I sometimes like to listen to the Sounds of the Bodleian Library while working. The soundscapes transport me back to happy days researching in the library, where I hope to spend time again one day. In the meantime, a howling snowstorm is keeping us indoors here in Nova Scotia, but that doesn’t mean we can’t look forward to connecting with people online, dreaming of spring and summer, and listening to some great ideas on Tolkien in upcoming seminars.
First up is the Online Midwinter Seminar on The Inklings and Horror: Fantasy’s Dark Corners, sponsored by a Mythopoeic Society group, taking place this coming weekend on February 4th and 5th. You can see a list of speakers and topics on the Mythopoeic Society blog, including a number of papers on Tolkien. Friday night is reserved mainly for social activities, and the presentations are tentatively scheduled for Saturday. You can register for the seminar here. This is the first of midwinter seminars that the Mythopoeic Society is hoping to hold in the future.
18th Annual Tolkien in Vermont Conference, April 2, 2022. The theme is the idea of history and the keynote speaker will be Dr. Gergely Nagy. This event is planned as a hybrid conference, with in-person attendance at the University of Vermont as well as online participation. The schedule of speakers has not yet been announced, but I assume that more information will be forthcoming on the Tolkien in Vermont Facebook page.
The Popular Culture Association online conference will take place April 13-16, 2022. The final schedule has not yet been posted, but we do know that the Tolkien Studies area will have the following sessions: 1. Literary and Cultural Approaches to Tolkien; 2. Queer and Critical Race Approaches to Tolkien; 3. Multi-Disciplinary Approaches to Tolkien; 4. Roundtable on Teaching Tolkien; 5. Race, Racisms, and Tolkien; 6. Religion, Spirituality, and Tolkien; 7. A Roundtable on the Future of Tolkien Studies. Each session will have 4 or 5 speakers. I’ll have more details when the final program is out. The deadline for early registration is February 11.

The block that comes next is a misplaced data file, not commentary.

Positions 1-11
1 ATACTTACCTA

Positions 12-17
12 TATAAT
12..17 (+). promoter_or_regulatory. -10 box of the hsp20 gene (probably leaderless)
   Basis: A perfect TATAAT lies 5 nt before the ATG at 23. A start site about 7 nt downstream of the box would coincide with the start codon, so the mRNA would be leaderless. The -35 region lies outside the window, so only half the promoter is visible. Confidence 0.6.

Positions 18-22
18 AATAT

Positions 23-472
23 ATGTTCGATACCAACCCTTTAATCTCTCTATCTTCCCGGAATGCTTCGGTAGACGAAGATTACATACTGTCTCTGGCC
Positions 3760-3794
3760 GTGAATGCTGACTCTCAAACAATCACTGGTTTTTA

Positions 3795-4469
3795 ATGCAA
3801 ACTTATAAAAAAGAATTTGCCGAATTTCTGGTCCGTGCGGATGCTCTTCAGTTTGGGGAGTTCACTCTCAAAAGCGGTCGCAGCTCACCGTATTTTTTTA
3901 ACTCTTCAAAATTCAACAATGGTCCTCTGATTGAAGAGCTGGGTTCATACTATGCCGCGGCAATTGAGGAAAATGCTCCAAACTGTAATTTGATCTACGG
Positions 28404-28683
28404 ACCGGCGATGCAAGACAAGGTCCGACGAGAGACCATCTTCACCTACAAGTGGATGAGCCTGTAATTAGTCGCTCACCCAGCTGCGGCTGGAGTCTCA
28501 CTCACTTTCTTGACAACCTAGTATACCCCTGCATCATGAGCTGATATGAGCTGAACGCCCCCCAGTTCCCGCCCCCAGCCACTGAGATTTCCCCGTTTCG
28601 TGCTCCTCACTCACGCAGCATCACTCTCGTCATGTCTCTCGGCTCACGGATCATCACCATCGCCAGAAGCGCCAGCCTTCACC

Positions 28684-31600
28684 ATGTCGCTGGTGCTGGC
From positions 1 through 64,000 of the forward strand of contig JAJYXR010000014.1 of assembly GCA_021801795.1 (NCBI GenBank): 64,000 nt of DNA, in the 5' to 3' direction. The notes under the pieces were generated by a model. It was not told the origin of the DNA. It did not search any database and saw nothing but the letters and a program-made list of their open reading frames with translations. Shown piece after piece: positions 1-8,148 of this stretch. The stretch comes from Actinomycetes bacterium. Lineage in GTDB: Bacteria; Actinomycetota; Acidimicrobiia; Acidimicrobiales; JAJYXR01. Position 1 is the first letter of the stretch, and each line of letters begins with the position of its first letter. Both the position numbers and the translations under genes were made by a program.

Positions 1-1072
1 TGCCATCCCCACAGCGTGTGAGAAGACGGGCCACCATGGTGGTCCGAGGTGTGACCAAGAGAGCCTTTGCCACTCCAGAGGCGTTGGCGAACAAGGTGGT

International Congress on Medieval Studies, University of Western Michigan, May 9-14, 2022. This conference is online once again this year, with plans to move to a hybrid model in 2023. A Sneak Preview of the program has now been posted on the conference homepage. Sessions on Tolkien include: 1. Medieval Understandings of the Nature of Evil as Depicted by Tolkien; 2. Tolkien and the Medieval Animal; 3. Tolkien and Medieval Poets: A Session in Memory of Richard West; 4. Medieval Tolkien and the Nature of Middle-earth (a Roundtable); 5. New Readings of The Lord of the Rings. Each of these sessions includes 3 or 4 presenters. Other sessions on medievalisms also include single presentations on Tolkien. I’ll post more details after the final program is published. You can find registration and other information on the Congress website.
Just before the International Congress on Medieval Studies, the Tolkien at Kalamazoo group sponsors a one-day symposium, to be held this year on May 7. This year’s theme is “Missing Mothers.” I expect more details to become available soon about this event. One place to find out more information as it becomes available is at the Tolkien at Kalamazoo Symposium 2022 link on the Tolkienists.org site, which includes emails for the organizers.
Of course, once summer arrives there will be more: in July, the Tolkien Society Seminar, the International Medieval Congress at the University of Leeds, and the Once and Future Fantasies conference at the University of Glasgow; in August, the Mythopoeic Society, and, in September, Oxonmoot. But for now, I’ll work on the papers I’m scheduled to give this spring (at PCA and ICMS) and I’ll look forward to connecting with Tolkien scholars in our virtual world.